Schmidt: ‘Article 27 sections 1 and 3 [PDF] of the agreement make aiding and abetting an infringement an offense and explicitly state that the business community should be made to effectively address infringements. This could be interpreted in such a way that we as an ISP are responsible and punishable for any infringement occurring on our servers. We would have to inspect all the data on our servers. It would be as if a hotel owner could be held responsible for anything that happened in the hotel rooms. As a protection against liability he'd have to hang camera’s in every room and and have an employee check what the guests are doing. We don’t have the means to monitor our data like that. And we don’t want to. Our clients would leave. Who would check into a hotel like that? We’d go out of business.’

De Knock: ‘ACTA does not guarantee ISP’s do not get this role. It worries me.’

Pearce: ‘It would mean an active monitoring system of all digital communications. It would be impossible to guarantee the people’s right to privacy.’


Pearce: ‘Of course there is a problem with piracy which needs to be addressed.’

Colak: ‘In the past both the consumption of goods and IP laws were national. Now consumption is global but the laws are still national.’

De Knock: ‘There is a need to harmonize IP laws globally. It might be the intention to use ACTA as a roadmap toward that goal but I don’t think it will work. Criminalizing copyright infringement is not the answer. It’s a business problem and you shouldn’t use the law to solve it.’

Pearce: The music industry doesn't need somebody interfering with its business. If we can’t get it together ourselves we don’t have a viable business model.’


De Knock: ‘IP laws were originally created to stimulate innovation. It enabled creators to have a monopoly for a short period of time so they could make some profit. In that sense IP laws don’t work anymore.’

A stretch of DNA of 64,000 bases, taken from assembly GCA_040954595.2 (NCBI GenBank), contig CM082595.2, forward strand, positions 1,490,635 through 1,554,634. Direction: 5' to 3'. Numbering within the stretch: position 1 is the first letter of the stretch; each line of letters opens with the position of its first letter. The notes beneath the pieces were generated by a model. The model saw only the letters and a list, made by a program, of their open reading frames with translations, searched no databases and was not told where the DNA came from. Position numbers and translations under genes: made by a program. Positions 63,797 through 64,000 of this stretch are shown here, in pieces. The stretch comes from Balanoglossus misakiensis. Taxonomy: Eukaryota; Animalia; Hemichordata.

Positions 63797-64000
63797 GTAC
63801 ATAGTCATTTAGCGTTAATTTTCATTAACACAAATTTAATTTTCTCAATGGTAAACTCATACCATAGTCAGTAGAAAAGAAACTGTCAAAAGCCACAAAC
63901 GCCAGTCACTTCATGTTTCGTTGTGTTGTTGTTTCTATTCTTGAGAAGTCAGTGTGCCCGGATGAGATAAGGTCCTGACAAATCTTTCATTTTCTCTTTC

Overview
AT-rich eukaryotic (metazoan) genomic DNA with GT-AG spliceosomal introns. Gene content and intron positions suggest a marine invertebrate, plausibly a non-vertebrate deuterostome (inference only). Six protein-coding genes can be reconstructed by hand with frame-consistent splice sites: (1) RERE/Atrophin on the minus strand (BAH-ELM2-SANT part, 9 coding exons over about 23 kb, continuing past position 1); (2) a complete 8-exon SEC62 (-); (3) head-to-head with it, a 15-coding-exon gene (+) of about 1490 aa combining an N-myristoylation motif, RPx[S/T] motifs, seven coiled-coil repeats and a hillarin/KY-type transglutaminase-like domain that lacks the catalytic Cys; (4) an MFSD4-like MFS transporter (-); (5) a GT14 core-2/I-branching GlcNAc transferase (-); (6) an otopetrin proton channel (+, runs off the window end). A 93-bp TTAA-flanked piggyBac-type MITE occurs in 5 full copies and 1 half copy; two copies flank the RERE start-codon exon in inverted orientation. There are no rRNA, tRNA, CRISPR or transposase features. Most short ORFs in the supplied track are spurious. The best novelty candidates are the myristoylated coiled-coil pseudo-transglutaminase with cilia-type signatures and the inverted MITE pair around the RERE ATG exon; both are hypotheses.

Ismail: ‘That’s blatantly clear if you look at the patent wars. Companies used to innovate to make a profit. Now they just buy up vast sweeps of patents and take each other to court for license fees. They’ve shifted their energy from Research & Development to the legal department.’

Colak: ‘Information technology may be to the detriment of certain business models but they enable others. Artists can communicate directly to their audience. Android enabled creators to be in direct contact with consumers.’

De Knock: ‘ACTA narrows the possibilities for authors to explore new ways of monetizing their work.’

Ismail: ‘What if the monks in the 15th century would have said: “shit, they invented the printing press, we’ll be out of a job. Let’s kill this before it grows.” These laws are used to stifle innovation.’

Schmidt: ‘Acta is dead in the water [read below] but there will be another attempt at regulation. What worries me is the way these people are thinking. They insist on imposing old methods on a new era and they’re destroying the Open Web with their stubbornness. We must look at solutions. The creative commons license, Wikipedia and Kickstarter where people give money before there is even a product.’

ACTA is under heavy fire. In the United States a group of legal scholars have written an open letter to the US Senate arguing that ratification without Congressional approval would be unconstitutional. While in the European Parliament MEP David Martin officially advised against ratifying ACTA causing Commissioner for Digital Agenda Neelie Kroes to suggest that ACTA was dead in the water.